Milkha Singh: The ‘Flying Sikh’ no one could catch

Sunday, 20 June 2021 | Nishu Mahajan | Chandigarh

“The track, to me, was like an open book, in which I could read the meaning and purpose of life. I revered it like I would the sanctum sanctorum in a temple, where the deity resided and before whom I would humbly prostrate myself as a devotee… Running had thus become my God, my religion and my beloved.”

This famous quote from The Race of My Life, an autobiography of legendary athlete Milkha Singh aptly sums up his dedication and passion for running that made him one of the greatest athletes of all time.

The ace sprinter, who was born in 1932 in undivided India, survived some hard-fought battles on both personal and professional fronts before his body lost the fight against Covid-19 on Friday after a month-long struggle. His wife, Nirmal Kaur (85), former India women’s volleyball captain had died due to Covid-19 just five days ago.

Married for 58 years, Chandigarh’s evergreen couple are survived by their son, renowned professional golfer Jeev Milkha Singh, and three daughters.

Famously known as ‘The Flying Sikh’, Milkha Singh had contracted the deadly virus last month and his first response to the media after testing positive was “I am 91… I will come out of it in flying colours and beat this virus in no time. I have been keeping indoors except for morning jogging and exercise. I am in high spirits.”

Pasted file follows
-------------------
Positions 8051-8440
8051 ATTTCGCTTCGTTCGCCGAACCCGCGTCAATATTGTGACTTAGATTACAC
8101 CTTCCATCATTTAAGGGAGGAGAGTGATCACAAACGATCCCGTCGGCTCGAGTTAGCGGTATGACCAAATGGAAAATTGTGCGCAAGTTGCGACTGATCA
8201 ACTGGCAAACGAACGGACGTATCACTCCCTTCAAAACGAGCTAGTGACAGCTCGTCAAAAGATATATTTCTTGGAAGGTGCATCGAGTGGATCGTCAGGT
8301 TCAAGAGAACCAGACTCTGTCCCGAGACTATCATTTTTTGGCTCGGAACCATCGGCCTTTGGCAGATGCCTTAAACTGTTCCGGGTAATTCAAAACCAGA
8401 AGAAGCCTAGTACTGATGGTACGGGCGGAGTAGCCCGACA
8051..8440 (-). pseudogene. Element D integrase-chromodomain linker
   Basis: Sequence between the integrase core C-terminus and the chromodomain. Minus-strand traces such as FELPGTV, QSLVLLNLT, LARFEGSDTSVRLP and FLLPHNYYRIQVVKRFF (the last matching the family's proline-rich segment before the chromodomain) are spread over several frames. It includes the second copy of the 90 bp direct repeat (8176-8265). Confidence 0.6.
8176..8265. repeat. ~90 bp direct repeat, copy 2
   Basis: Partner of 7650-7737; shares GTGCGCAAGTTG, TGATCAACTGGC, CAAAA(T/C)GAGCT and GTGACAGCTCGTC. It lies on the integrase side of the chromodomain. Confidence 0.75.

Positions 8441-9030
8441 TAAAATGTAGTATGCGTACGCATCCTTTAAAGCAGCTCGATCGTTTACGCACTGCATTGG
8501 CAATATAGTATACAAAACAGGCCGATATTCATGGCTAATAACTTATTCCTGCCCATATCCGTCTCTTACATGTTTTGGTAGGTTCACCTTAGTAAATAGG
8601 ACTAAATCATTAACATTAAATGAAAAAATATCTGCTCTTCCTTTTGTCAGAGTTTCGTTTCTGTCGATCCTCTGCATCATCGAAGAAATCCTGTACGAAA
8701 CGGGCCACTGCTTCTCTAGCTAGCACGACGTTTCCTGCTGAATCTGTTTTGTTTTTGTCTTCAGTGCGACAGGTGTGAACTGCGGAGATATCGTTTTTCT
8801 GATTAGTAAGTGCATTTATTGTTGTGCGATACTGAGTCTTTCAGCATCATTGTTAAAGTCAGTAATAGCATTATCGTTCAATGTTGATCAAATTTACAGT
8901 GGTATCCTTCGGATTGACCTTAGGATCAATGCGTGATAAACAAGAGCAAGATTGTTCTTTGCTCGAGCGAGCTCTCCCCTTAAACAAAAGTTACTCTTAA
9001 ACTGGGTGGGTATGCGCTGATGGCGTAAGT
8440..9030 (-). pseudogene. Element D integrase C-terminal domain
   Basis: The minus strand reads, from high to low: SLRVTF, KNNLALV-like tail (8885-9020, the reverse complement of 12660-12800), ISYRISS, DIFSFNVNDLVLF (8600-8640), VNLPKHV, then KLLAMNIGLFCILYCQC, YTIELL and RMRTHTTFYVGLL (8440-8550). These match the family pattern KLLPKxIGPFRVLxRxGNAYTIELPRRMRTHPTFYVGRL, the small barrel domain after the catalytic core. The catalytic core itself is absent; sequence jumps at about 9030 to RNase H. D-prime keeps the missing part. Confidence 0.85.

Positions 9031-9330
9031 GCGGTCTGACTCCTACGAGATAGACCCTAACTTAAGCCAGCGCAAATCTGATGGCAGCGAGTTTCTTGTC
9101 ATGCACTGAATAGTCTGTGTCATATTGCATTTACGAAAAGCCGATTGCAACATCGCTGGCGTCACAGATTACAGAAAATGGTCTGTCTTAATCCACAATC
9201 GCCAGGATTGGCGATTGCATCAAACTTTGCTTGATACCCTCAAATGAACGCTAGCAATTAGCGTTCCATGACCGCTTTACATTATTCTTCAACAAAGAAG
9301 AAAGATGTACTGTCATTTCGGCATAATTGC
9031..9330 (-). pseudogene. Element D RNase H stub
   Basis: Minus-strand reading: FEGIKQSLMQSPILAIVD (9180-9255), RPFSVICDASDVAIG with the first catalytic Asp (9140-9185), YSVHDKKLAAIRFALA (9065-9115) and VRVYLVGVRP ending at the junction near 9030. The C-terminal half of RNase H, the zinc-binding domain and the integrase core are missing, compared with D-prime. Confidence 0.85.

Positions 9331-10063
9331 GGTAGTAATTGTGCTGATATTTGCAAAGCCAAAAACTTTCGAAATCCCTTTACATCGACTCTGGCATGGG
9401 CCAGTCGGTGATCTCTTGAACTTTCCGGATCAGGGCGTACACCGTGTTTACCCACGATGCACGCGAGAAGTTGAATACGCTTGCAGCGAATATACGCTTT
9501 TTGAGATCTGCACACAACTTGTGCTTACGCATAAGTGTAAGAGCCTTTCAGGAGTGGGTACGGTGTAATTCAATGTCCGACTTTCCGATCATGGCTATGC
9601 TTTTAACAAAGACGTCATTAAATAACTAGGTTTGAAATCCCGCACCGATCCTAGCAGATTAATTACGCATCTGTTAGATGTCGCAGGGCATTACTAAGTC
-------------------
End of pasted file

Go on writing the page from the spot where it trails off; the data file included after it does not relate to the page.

Perhaps, this is how the legend of the Flying Sikh will reverberate for generations to come.

Singh, who settled with his wife in Chandigarh in the 1960s was among the most prominent personalities of the city. The couple worked together in the Punjab Sports Department till 1980s and were a regular at the Chandigarh Golf Course to watch their son play there. In fact, Milkha Singh was himself a golf aficionado and used to play with many prominent personalities including politicians at CGC.

After the news of the death of the legendary athlete, many politicians and other personalities from the region reached his residence in Sector 8 here to pay their tribute. The same residence had once become a hotspot, with people waiting outside to catch a glimpse of him after the release of blockbuster biopic on his life Bhaag Milkha Bhaag.

“He (Milkha) fought hard but God has his ways and it was perhaps true love and companionship that both our mother Nirmal ji and now Dad have passed away in a matter of five days,” a statement from the family on Friday said.

Milkha Singh, who missed an Olympic medal by a whisker in 1960, had set a new dawn in the country with a national record in 400m race that remained untouched for almost 38 years. Despite finishing fourth at the Olympic event, Singh became a sporting icon with many aspirants taking up sprinting to follow their dreams although only few Indians came close to match his calibre in the past several decades.

His was a rags-to-riches story that began in the pre-partition era and is tinged with incidents of horror and struggle. The most heart-wrenching part of his life story was when he saw his parents being killed during the 1947 partition.